Jim Bill McInteer – updated

Jim Bill McInteerNews of passing and tributes to Jim Bill McInteer, one of the brotherhood’s great men in the 20th century.

Dale Jenkins shares a personal perspective:

One of my heroes died today. Brother Jim Bill McInteer was a prince of a man, a gentleman, a man of God’s Word. Where do you start in remembering this godly man?  He casts a long shadow and in the minds of many he the last of small group of preachers who so strongly influenced our brotherhood – Ira North, Willard Collins, BC Goodpasture, Batsell Barret Baxter and Jim Bill McInteer. His life entered into so many spheres.

The Christian Chronicle has a notice.

BrotherhoodNews.com story is now up.

I’ve asked to quote one brother who testified to brother McInteer’s firmness in face of false doctrine. Stay tuned for that.

And, from a “Reverend” who thinks very little of us, comes this tribute from November of last year:

One of the influences in my life was a Kentuckian who had the good sense to leave Kentucky and move to Nashville.  His name was Jim Bill McInteer.  He stood about five feet ten, and had a muscular frame, reddish hair thinning on top, and the face of Santa Claus  smile and all.  He was a preacher, but not like any preacher I’ve ever heard before or since.  He spoke with that broad, upper-class Kentucky drawl, and he could form a sentence of poetic grandeur, a sentence so flowery that it was spell-binding.  He hypnotized us with twenty-minute sermons of sentences woven together like a floral basket overflowing with beauty.  Going to church to hear Jim Bill McInteer preach was like eating candy.  Sometimes I had to go to some other church just to stop eating candy for a Sunday.  Jim Bill was one of two ministers who conducted our wedding.  Since he was wealthy, being the manager of five family farms, he graciously accepted the honorarium we paid him, and then gave it back as his gift to the bride and groom.

Jim Bill brought to his perfectionist, sectarian denomination a wise and healthy hearing of the gospel of grace, which was good news to our ears.  The Christianity he affirmed was full of common sense, and he served for decades as the editor of a magazine for the generation that grew up in the 1940’s—a practical generation, willing to work hard, save much and think for themselves.  The vision of God that he preached was full of hope like I’m talking about this morning—hope that is promise, not a “maybe.”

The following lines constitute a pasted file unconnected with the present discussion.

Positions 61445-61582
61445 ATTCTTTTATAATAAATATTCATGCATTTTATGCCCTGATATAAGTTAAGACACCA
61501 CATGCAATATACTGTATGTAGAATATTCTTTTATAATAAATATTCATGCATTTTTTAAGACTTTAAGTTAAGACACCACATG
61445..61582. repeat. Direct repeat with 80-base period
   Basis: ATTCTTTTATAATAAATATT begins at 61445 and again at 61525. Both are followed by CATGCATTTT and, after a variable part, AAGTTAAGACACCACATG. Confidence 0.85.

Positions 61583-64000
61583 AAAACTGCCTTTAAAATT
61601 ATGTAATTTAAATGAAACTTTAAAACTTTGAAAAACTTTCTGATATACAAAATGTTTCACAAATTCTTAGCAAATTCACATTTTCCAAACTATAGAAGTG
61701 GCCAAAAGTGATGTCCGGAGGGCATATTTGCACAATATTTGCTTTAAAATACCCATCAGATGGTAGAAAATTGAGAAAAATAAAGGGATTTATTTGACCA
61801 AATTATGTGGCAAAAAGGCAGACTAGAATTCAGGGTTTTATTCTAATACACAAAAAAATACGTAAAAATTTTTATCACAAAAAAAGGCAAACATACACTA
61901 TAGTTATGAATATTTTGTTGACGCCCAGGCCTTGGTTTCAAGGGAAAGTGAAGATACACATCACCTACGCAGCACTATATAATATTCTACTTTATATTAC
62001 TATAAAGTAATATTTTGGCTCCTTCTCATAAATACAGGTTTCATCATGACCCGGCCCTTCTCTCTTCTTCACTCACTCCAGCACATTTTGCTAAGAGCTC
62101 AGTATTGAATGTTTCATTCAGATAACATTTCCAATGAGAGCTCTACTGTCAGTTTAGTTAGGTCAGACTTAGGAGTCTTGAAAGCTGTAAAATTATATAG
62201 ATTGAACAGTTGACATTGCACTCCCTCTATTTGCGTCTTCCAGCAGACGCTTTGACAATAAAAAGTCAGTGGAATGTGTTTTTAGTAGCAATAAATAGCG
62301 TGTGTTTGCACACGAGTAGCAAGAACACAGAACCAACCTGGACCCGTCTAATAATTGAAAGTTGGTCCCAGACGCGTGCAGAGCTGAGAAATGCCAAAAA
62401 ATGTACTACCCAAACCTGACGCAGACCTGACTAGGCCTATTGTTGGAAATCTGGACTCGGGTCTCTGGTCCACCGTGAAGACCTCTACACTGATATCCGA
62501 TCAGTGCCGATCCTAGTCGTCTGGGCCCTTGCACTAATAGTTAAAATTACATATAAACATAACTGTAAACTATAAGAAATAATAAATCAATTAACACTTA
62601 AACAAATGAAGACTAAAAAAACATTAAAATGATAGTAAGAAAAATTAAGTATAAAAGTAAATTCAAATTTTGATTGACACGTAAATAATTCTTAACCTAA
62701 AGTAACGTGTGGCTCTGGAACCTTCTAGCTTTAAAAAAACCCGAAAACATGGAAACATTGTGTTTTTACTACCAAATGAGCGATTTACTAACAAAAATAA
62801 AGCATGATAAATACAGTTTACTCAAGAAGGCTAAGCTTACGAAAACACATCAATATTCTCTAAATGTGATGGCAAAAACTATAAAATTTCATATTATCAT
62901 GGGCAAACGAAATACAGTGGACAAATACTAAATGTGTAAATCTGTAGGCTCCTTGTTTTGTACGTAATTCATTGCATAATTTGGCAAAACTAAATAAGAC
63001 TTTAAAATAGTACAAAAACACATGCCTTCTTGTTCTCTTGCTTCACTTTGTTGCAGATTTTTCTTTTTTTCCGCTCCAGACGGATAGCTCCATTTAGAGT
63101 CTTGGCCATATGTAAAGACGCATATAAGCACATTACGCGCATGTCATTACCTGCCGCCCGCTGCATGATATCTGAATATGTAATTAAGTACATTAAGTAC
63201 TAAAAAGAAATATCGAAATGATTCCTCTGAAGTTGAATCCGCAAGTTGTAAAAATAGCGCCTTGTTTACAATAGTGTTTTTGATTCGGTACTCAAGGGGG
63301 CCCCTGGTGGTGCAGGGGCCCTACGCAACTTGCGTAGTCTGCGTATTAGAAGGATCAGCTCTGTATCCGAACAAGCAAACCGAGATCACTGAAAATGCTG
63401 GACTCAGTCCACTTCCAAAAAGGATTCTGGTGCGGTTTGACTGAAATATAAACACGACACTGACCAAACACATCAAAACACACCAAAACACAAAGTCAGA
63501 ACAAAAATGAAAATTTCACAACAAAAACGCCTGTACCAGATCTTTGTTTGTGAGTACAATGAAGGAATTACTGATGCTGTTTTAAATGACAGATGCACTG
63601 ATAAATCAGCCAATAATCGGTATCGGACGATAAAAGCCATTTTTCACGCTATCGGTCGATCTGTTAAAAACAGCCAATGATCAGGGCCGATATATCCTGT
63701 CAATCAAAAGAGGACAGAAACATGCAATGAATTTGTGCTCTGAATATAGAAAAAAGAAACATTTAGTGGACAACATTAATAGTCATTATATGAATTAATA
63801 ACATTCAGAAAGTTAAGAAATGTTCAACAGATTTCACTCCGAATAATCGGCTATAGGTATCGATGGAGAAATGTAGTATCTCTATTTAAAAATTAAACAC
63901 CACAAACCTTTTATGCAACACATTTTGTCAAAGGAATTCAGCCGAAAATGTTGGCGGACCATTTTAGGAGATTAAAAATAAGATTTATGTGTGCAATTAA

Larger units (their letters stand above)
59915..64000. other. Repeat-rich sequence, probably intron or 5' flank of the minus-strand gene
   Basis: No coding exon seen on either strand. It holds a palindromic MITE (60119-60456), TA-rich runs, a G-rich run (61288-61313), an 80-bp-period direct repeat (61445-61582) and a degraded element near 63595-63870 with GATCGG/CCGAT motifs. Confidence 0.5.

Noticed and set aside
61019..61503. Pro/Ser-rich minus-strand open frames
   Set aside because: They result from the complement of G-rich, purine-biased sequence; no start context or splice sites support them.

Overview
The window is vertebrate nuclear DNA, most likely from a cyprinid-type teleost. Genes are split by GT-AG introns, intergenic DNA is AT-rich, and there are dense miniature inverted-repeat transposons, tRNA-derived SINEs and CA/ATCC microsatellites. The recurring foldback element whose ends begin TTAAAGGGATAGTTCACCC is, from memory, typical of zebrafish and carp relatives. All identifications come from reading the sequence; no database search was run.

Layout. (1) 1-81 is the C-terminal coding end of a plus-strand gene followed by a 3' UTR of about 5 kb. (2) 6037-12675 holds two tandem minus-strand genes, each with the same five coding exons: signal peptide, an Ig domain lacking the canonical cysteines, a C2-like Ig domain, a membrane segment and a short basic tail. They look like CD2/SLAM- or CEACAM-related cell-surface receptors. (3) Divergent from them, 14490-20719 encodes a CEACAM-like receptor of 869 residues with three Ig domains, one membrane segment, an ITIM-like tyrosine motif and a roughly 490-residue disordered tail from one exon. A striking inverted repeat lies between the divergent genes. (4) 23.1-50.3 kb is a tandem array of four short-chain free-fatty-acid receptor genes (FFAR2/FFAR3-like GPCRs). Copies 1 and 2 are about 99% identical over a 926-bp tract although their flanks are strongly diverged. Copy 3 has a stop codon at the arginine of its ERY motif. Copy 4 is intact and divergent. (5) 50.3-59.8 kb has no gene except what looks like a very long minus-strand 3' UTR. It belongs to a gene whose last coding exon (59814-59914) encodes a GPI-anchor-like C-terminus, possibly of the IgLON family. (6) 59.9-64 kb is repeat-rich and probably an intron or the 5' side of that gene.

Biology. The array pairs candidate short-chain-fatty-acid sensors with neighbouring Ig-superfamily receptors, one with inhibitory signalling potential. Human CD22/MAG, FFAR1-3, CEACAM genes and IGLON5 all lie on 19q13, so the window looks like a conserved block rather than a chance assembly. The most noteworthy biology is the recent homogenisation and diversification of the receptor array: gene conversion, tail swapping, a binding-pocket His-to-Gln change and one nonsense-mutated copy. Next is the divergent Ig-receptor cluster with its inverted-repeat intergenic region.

And then one Monday evening I got a chance to see another side of  Jim Bill McInteer, the leader behind the scenes.  I was in college.  I had something I wanted to talk to the lay leaders of the church about, so I was invited to the meeting.  I sat off to the side as they sat around a long table, Jim Bill at one end.  He brought one issue after another to their attention, and then he let them discuss it, ask questions, work on it and come up with a resolution.  He left his flowery language in his study, but the grace was still there.  Respected nationwide, he submitted his ego to the discipline of a shared fellowship, and he was content to be a partner with every person sitting at the table.  By the time it was my turn to speak I was so impressed by the atmosphere of the meeting that I felt like my issue was petty, crimped and ungenerous.  It was a lesson in humanity, which is Christianity, which is love, which is the practical living out of “the hope that does not disappoint us.”

I never knew Jim Bill McInteer and feel the poorer for it. But I am heir to many of his good works which I have known and benefited from.

My prayer is that his family be comforted and, above all, that they continue his legacy of good works and faithfulness to the Lord.

UPDATE: Here’s the Tennessean’s obituary. BNc link added above.

J. Randal Matheny

Be pithy.

5 thoughts on “Jim Bill McInteer – updated

  1. I have known Jim Bill McInteer for most of my life. My first memory of him is from his earliest days at West End Church of Christ. I was perhaps four or five years old, attending Vacation Bible School. A group of us were playing on the playground equipment across the street from the church in West School Park. As I slid down the slide, a pair of strong hands plucked me off of the slide and pulled me up to the face of a man who scared the daylights out of me. His big smile and bushy red eye brows were strange to me. He laughed out loud and set me down.

    Over the years I came to love that man who once scared me so. His teaching, counseling, and love for me and my family have been one of the strongest influences on my life. God Bless him, and his memory.

  2. West End Church of Christ was my home congregation, and Jim Bill McInteer was my preacher.

    I was privileged to work with Jim Bill as a minister at West End from1979-1984.

    He continued to remain a good friend to me and to my family up through his final days.

    May the Lord be with all of Jim Bill’s loved ones in this time of mourning.

  3. I have just looked again at Jim Bill McInteer’s little tract on Placing Membership, and have reflected again on this remarkable person. When I was in Montreal, he came through one Sunday and met with us and I was much encouraged to hear his commendation of our efforts in preaching in that vast city. He came to Dallas and spoke at White Rock Mission dinner. At first, I wondered who the lonely appearing old man was who looked almost like a tramp (his wife had died a few years earlier). But when he rose to speak to the gathering, I knew at once the voice, the gentleness and marvel of this great servant of God. Thank you for an opportunity to say this word of love and admiration.

What do you think?